Part of the proposal calls for the creation of a six-pump gas station and convenience store, located on property between Home Trust Bank and Belk. The gas station would face Barber Boulevard, which is the entrance road to the Ingles.
The design of the gas station posed major problems to board members, who said aspects of the plan did not meet with the town’s current land-use regulations.
“There were so many areas that did not comply with the (land-use) ordinance that to revise the plan to meet the letter of ordinance would basically mean a totally different plan,” Community Appearance Commission Chairman Daniel Hyatt said.
“The gas station had a number of problems,” said Town Planner Byron Hickox.
The Ingles’ design placed three pumps facing Barber Boulevard in front of the convenience store, with an additional three pumps located behind the store. The town’s land use plan prohibits parking and vehicular use areas in front of buildings. Instead of asphalt parking lots fronting the street, the plan attempts to create a streetscape of building facades, trees and sidewalks.
However, Ingles Vice President of Real Estate Randy Jameson balked when told the design would not work in Waynesville’s setting. He said there was no other design that would work for the gas station, and said if Ingles had to put the pumps behind the convenience store, “We probably just won’t do the project.”
“We’re not going to build a nightmare, a design that won’t work. We need to find a way of this fronting Russ Avenue, or it’s just not going to work,” Jameson said.
Having the gas station front Russ Avenue was what Ingles had originally wanted to do. It wanted to place it on the portion of the L-shaped property that extends down along Russ Avenue beside HomeTrust Bank. However, the property is not big enough for a gas station, and Jameson said that talks with the adjacent landowner to buy her property had failed.
Hickox, however, said he believes Ingles can find another way to work the design into accordance with the town’s land-use ordinances.
“I think it’s viable. They claim it’s not, but we get claims from a lot of businesses that they can’t make it work. They have one model they like to keep and they hate to change,” Hickox said.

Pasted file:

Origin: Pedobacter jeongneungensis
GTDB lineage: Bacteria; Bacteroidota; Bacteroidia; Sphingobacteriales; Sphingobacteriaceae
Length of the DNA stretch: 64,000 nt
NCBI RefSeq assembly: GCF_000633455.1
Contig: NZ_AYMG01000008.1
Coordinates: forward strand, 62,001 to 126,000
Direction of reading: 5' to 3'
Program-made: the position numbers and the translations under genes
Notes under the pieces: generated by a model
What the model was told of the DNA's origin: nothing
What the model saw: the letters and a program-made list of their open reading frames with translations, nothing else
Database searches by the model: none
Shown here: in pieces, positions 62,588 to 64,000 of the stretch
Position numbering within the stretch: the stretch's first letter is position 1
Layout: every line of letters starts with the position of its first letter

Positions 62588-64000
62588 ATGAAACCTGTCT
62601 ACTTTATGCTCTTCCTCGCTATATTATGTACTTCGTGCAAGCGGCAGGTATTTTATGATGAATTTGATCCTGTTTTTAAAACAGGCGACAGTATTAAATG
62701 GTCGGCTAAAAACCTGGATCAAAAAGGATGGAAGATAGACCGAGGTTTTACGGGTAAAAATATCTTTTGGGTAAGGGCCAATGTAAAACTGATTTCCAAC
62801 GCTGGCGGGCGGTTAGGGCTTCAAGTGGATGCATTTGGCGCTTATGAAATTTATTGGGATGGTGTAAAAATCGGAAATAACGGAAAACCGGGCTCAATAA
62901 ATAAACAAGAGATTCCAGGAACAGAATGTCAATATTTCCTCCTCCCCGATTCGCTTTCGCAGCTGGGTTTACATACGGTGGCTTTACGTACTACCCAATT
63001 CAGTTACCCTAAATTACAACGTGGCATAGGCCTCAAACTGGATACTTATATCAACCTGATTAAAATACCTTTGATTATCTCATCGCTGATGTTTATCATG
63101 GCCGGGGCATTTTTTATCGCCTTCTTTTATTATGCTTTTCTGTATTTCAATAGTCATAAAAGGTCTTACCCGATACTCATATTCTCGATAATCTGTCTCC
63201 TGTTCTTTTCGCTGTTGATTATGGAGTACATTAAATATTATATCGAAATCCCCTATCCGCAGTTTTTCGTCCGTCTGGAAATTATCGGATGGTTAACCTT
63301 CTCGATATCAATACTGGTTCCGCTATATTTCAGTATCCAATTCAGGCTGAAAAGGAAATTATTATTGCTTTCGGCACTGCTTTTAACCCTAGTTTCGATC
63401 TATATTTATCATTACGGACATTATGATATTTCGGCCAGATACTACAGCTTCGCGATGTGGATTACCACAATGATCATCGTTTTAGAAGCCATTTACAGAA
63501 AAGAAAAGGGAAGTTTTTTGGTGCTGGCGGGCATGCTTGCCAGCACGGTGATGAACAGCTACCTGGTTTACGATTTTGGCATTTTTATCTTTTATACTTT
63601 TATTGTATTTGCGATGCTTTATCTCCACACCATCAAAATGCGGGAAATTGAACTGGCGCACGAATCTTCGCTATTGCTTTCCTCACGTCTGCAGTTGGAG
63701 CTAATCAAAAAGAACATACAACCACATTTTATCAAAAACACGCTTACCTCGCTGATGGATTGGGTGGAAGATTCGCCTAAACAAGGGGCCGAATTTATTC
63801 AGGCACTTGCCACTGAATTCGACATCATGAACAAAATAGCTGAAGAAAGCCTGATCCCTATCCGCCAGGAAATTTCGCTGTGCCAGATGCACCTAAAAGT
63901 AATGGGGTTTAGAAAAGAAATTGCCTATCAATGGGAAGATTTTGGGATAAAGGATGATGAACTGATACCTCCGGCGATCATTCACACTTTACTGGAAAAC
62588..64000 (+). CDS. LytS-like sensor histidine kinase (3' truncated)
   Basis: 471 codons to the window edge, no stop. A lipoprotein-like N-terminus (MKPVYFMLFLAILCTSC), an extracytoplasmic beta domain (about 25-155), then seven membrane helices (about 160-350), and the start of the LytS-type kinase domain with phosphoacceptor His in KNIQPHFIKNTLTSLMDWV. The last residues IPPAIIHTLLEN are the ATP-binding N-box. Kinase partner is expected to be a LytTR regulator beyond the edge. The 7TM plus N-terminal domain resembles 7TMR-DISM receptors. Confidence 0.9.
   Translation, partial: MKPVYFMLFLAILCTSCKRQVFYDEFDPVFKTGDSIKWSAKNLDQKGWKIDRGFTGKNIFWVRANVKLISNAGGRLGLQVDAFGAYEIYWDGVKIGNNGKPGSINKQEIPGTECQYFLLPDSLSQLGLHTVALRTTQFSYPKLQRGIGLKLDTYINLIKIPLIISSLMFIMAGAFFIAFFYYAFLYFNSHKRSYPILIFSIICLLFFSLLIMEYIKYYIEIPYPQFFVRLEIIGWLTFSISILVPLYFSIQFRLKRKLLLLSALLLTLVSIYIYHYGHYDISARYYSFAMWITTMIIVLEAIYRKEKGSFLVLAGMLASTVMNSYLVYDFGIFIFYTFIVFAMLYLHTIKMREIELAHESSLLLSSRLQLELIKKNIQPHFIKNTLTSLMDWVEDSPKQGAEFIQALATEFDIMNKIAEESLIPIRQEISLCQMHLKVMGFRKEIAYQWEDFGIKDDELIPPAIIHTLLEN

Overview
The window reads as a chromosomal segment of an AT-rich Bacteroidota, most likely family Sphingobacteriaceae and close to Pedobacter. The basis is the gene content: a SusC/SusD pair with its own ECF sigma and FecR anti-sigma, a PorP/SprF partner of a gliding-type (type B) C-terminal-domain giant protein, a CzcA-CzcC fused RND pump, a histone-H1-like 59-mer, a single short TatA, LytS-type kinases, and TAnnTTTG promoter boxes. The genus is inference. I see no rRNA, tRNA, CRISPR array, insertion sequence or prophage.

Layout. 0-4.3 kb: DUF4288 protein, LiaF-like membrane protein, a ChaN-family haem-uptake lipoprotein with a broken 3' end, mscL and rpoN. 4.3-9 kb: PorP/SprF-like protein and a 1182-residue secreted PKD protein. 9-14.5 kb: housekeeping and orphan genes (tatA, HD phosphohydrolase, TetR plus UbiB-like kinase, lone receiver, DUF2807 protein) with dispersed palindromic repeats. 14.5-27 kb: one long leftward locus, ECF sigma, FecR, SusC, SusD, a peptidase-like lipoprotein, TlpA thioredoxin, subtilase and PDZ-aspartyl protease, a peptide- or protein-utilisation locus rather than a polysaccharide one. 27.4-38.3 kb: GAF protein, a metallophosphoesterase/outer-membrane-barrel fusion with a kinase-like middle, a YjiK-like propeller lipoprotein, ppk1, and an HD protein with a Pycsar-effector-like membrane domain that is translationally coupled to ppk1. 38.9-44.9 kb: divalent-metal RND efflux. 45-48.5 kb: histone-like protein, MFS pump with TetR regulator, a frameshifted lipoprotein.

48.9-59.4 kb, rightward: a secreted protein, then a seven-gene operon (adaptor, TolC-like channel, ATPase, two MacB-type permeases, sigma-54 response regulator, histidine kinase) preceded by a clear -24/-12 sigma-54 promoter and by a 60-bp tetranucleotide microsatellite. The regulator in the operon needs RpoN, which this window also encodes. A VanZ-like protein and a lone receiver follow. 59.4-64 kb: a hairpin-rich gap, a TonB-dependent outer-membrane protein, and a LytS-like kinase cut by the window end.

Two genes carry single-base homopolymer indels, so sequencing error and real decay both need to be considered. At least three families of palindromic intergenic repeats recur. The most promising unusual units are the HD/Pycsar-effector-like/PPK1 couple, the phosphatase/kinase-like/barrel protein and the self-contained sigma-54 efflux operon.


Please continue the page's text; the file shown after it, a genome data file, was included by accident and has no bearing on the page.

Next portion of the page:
He added that the architectural firm hired by Ingles was aware of the land-use plan.
“Frankly I don’t know why they submitted it to us like that,” said Hickox.
However, Town Planner Paul Benson made the point at the meeting that the current town ordinances aren’t set up to address gas stations, which might make it more difficult for these kinds of businesses to come into town and set up shop in accordance with town regulations.
Because of this, Hyatt wasn’t particularly surprised the grocer had some difficulty with its design.
“You take a difficult piece of property and you try to put something on it that’s not clearly addressed in the ordinance, and it doesn’t fit well,” Hyatt said.
Ingles plan did include a sidewalk and street trees along Barbers Boulevard in front of the gas station as required by town ordinances.
The commission had no major problems with the proposed 16,000-square-foot addition to Ingles’ current store, which would include a pharmacy with a drive-thru. The expansion will be on the left-hand side if facing Ingles.
The commission did ask the grocery store to consider planting tree islands throughout its parking lot, though it would only be required to do so directly in front of its new addition — for a total of only six trees.
But Hickox would like to see more.
“Trees just make a parking lot much more attractive. When you’ve got six acres of nothing but black asphalt, trees give a little shade to the parking lot and also serve as a calming device,” Hickox explained.
Hickox held out hope that after Ingles sees that planting trees in only one section of the parking lot might look awkward, the grocer may decide to go ahead with the tree islands parking lot wide.
Jameson, however, expressed concerns about planting too many trees.
“As trees go up, it may bury Ingles,” he said.
Jameson also said that, depending on the height of the trees, it could become a safety concern for people in the evening.
For now, Ingles’ blueprints have been sent to the town staff for reworking. It is expected they will send those plans back to Ingles to make revisions in accordance with the land-use ordinance. The plans will eventually go before the town planning board as well.